VARIANTS IN MITOCHONDRIAL tRNA GENE MAY NOT BE ASSOCIATED WITH THYROID CARCINOMA
Lv F1,a, Qian G2,a, You W1,a, Lin H3, Wang XF3, Qiu GS2, Jiang YS2, Pang LX3, Kang YM4, Jia BF4, Xu JZ5,*, Yu Y1,*
*Corresponding Author: Dr. Jinzhong Xu, Department of Clinical Pharmacy, the Affiliated Wenling Hospital of Wenzhou Medial University, Taiping Nan Road 190, Wenling 317500, People’s Republic of China. Tel./Fax: +86-(0)576-8620-6288. E-mail: xujzwl@163.com and Dr. Yang Yu, Department of Breast Surgery, Henan Provincial People’s Hospital, Weiwu Road 7, Zhengzhou 450003, People’s Republic of China. Tel./Fax: +86-(0)371- 6558-0014. E-mail: 510790135@qq.com
page: 59
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Abstract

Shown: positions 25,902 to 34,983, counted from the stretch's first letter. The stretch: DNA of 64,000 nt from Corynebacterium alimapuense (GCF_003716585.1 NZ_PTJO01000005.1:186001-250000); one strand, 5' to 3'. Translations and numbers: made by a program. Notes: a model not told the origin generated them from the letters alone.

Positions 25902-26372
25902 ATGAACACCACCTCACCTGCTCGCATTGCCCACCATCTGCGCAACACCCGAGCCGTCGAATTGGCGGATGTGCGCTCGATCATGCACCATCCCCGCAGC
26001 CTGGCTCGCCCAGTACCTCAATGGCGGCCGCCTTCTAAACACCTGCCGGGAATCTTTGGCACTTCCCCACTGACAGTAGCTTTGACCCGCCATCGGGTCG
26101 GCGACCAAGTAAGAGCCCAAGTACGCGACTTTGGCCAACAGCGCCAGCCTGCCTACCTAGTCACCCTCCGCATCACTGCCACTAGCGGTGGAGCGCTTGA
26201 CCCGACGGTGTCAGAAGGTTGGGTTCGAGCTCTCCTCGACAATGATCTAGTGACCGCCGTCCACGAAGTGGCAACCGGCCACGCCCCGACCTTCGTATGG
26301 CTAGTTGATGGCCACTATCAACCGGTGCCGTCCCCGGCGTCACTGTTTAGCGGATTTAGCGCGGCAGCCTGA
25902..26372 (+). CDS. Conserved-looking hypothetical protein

Thyroid cancer is a very common form of endocrine system malignancy. To date, the molecular mechanism underlying thyroid cancer remains poorly understood. Studies of oncocytic tumors have led to a hypothesis which proposes that defects in oxidative phosphorylation (OX- PHOS) may result in a compensatory increase in mitochondrial replication and gene expression. As a result, mitochondrial DNA (mtDNA) mutation analysis has become a useful tool to explore the molecular basis of this disease. Among these mutations, mitochondrial transfer RNAs (mttRNAs) are the hot spots for pathogenic mutations associated with thyroid cancer. However, due to its high mutation rate, the role of mt-tRNA variants in thyroid cancer is still controversial. To address this problem, in this study, we reassessed seven reported mt-tRNA variants: tRNAAsp G7521A, tRNAArg T10411C and T10463C, tRNALeu(CUN) A12308G, tRNAIle G4292C and C4312T, and tRNAAla T5655C, in clinical manifestations of thyroid cancer. We first performed the phylogenetic conservation analysis for these variants; moreover, we used a bioinformatic tool to compare the minimum free energy (G) of mt-tRNA with and without mutations. Most strikingly, none of these variants caused the significant change of the G between the wild-type and the mutant form, suggesting that they may not play an important roles in thyroid cancer. In addition, we screened the frequency of the “pathogenic” A12308G alternation in 300 patients with thyroid cancer and 200 healthy controls. We found that there were five patients and three control subjects carrying this variant. It seemed that the A12308G variant may be a common polymorphism in the human population. Taken together, our study indicated that variants in mt-tRNA genes may not play active roles in patients with thyroid cancer.



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